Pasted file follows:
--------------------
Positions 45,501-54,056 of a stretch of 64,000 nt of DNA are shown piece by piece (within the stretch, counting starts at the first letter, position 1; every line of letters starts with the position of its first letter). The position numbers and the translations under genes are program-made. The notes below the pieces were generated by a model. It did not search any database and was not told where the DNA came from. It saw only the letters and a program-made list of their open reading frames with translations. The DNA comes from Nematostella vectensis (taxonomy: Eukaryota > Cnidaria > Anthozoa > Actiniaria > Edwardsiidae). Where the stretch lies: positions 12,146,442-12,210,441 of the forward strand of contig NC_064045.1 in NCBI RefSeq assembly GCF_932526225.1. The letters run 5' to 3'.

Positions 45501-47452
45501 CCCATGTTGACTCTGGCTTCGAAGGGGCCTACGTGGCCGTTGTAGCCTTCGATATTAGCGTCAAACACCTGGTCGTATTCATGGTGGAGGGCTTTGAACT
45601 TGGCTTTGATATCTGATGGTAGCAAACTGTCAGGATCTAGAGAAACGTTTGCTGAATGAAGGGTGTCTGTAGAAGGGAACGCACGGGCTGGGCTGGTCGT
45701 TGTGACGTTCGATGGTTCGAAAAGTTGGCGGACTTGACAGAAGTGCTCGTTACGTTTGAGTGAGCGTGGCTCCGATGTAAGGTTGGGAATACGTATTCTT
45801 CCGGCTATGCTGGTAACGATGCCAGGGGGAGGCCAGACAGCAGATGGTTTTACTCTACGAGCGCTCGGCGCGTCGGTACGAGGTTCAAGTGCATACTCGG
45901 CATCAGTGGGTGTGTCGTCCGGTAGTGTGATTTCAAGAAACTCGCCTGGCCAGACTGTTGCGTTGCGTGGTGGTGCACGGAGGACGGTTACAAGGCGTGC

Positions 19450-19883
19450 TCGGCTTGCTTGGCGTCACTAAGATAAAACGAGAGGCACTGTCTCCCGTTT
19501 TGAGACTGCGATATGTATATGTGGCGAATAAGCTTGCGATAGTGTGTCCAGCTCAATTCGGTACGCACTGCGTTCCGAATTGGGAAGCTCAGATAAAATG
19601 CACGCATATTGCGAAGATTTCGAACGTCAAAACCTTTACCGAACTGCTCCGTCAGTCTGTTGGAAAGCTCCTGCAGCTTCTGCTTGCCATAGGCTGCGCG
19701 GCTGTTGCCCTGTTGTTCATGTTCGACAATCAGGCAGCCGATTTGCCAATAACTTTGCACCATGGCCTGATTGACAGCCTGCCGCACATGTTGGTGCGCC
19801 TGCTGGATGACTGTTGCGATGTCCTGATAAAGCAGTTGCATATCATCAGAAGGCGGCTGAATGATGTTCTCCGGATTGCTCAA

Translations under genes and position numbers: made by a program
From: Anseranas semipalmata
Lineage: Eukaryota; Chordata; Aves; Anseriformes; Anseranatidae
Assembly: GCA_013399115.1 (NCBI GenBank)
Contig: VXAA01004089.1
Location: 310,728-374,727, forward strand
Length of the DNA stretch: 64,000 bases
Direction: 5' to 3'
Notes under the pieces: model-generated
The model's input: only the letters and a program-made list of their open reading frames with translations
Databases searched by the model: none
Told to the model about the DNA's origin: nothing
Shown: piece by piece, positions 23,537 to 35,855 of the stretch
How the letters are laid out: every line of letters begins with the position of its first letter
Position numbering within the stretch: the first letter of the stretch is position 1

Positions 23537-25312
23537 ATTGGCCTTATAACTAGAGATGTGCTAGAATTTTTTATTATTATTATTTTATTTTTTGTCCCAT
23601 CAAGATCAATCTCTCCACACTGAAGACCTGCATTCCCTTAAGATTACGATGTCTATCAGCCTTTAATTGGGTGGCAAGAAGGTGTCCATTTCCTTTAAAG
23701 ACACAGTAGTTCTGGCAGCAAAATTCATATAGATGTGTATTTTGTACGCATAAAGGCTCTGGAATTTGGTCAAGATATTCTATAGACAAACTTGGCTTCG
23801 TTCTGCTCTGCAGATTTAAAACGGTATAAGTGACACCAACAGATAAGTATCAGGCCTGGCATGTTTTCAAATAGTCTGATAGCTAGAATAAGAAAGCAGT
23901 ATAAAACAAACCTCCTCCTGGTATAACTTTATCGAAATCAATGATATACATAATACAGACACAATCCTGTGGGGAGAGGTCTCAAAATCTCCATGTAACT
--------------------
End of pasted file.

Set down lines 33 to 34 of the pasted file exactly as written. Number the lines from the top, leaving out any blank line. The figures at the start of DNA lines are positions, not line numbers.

23801 TTCTGCTCTGCAGATTTAAAACGGTATAAGTGACACCAACAGATAAGTATCAGGCCTGGCATGTTTTCAAATAGTCTGATAGCTAGAATAAGAAAGCAGT
23901 ATAAAACAAACCTCCTCCTGGTATAACTTTATCGAAATCAATGATATACATAATACAGACACAATCCTGTGGGGAGAGGTCTCAAAATCTCCATGTAACT